In order for teachers to plan and enable learning teachers first must understand the theories and principles that underpin them. A learning theory is an attempt to describe how students learn; therefore trying to help understand the complex process of learning. There are three main categories or philosophical frameworks in which learning theories fall; Behaviourism, cognitive and humanists. This essay is divided into five sections each section I then link into how I apply these theories into teaching.


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Pavlov is one of the best known behaviourists in his field; he studied the behaviour of dogs by using conditioning. He linked sound to food which caused salivation. After numerous attempts the dog would salivate at the sound when no food was present. This is classical conditioning. Reece and Walker states: “Skinner placed great importance on operant conditioning where an operant is a series of actions which the learner completes” (Reece and Walker, 2007, p.83).

Operant conditioning is more of a humanistic approach where praise and reinforcement is given to encourage learning. I apply this when working with my students in many different ways the main one is positive reinforcement which each one of my learners is given after each assessment. Quite a large number of my students lose motivation due to them deploying on operational tours for up to 9 months at a time I motivate them by reviewing previous learning and setting new targets.

Cognitivism Reece and Walker (2007) suggest that cognitivists do not just receive information but they create a pattern of what it means to them. This is also identified in Kolbs model see appendix 1. This means to me that leaners need to take in and analyse the results then use their own experience’s to come up with new ideas on how to make the task better. When carrying out assessments with my learners I will ask probing questions so that the learner really has to cognise about the answer. When the learner suggests an answer we will then have a discussion on how they think the assessment went and could things have been completed any differently to produce better results.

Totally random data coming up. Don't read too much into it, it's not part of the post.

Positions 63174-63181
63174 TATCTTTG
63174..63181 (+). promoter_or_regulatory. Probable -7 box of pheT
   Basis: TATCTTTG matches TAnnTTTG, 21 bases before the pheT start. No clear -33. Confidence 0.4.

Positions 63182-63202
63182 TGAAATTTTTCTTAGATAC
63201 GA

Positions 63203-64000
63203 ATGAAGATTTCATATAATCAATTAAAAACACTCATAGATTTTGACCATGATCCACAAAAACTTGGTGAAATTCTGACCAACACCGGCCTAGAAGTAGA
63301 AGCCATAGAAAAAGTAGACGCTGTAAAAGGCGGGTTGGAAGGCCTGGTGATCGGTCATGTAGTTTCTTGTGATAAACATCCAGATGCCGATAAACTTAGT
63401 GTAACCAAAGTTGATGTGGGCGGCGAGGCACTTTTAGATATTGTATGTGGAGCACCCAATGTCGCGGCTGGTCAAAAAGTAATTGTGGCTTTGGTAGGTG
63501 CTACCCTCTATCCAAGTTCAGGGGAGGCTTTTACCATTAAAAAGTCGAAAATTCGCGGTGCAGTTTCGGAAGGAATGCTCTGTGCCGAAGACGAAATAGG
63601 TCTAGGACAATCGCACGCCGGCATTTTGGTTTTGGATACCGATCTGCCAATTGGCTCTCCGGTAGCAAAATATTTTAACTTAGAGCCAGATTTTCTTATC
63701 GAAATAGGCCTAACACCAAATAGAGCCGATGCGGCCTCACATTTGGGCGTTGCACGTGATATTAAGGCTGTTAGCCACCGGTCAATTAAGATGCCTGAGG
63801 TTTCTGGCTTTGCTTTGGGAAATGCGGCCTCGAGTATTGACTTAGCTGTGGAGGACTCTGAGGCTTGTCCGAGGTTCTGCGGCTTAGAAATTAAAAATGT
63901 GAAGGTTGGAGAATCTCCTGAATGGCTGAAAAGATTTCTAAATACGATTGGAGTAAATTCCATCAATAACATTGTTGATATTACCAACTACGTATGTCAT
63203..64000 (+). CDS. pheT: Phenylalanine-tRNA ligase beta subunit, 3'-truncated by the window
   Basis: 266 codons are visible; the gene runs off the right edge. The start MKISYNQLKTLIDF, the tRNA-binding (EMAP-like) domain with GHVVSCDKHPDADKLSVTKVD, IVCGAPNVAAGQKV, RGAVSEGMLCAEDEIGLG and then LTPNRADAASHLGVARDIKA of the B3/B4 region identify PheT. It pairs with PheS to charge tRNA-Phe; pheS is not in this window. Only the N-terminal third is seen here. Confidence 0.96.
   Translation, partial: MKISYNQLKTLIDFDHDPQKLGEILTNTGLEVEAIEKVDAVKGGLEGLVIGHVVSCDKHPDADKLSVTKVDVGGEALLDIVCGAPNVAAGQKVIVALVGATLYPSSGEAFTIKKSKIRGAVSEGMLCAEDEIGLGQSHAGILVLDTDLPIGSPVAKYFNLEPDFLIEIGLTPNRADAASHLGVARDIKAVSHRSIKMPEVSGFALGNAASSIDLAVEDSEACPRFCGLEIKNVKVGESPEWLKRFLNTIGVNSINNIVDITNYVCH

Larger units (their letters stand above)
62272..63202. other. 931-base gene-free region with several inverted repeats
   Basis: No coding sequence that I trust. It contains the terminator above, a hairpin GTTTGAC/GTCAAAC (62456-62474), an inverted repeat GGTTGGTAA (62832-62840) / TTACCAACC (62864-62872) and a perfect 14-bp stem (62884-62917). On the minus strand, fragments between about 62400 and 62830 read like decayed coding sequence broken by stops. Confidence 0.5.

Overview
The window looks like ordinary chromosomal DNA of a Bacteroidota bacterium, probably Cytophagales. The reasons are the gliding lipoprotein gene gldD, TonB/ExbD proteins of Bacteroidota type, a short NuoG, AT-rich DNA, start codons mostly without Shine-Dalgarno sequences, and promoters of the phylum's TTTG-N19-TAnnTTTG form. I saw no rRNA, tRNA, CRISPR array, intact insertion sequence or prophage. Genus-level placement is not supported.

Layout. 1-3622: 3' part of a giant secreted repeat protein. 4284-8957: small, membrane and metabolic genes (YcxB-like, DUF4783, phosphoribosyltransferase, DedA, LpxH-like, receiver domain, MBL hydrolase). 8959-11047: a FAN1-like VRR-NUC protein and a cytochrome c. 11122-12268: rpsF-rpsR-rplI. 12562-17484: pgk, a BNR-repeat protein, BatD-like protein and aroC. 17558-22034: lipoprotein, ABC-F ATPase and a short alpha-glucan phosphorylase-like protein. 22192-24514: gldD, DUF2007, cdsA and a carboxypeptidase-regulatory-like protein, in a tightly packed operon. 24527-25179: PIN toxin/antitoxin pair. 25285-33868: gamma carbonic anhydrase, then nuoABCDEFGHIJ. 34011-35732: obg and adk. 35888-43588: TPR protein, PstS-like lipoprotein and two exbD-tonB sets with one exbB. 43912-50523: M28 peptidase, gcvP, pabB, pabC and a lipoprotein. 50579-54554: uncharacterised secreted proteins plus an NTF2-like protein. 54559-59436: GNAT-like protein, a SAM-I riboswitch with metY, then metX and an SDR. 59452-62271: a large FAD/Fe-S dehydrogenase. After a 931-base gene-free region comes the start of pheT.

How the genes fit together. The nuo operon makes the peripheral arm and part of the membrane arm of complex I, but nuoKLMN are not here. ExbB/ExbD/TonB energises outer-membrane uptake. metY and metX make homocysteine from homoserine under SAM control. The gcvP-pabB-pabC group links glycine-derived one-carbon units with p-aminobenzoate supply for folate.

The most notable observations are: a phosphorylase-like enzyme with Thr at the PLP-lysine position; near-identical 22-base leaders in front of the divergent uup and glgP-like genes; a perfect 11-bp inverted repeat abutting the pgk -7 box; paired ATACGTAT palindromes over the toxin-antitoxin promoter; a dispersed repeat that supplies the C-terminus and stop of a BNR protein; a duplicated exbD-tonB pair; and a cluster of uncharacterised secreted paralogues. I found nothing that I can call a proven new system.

Reece and Walker (2007) state that the humanistic approach is based on the theory that learning is individual. This is also justified in Maslow’s hierarchy of human needs see appendix 2. Mcleod (2007) writes that Maslow suggests that certain needs must be met before learning can be achieved once those basic needs are met then you can move up the ladder to achieve more effective learning. I agree with this theory and believe a quiet, clean, defined, and positive environment, with access to resources and an articulate Instructor versus a noisy, cluttered, eclectic environment with limited resources and a stressed Instructor will achieve far superior result. The learning environment has a profound effect, but is sometimes overlooked, by providing a safe, warm, and hospitable environment the sole focus of the students mind on the instructor. Petty (2004) suggests that if environmental factors are not correct learning will be found difficult.

Adult learning

Smith (2002) claims Knowles popularised the word andragogy which refers to methods and techniques for teaching adults. The team means leader of men as a pose to pedagogy which mean leader of children. Knowles came up with a theory that includes six key principles that help adults four to begin with and two more as his theory developed learn these are.

1.Adults need to know why, what and how they are learning and what the benefits are. I do this with my learner’s on the induction and every twelve weeks when they have their progress review his is done by setting goals and plans so that the learner is up to speed with their progress at all times throughout their award.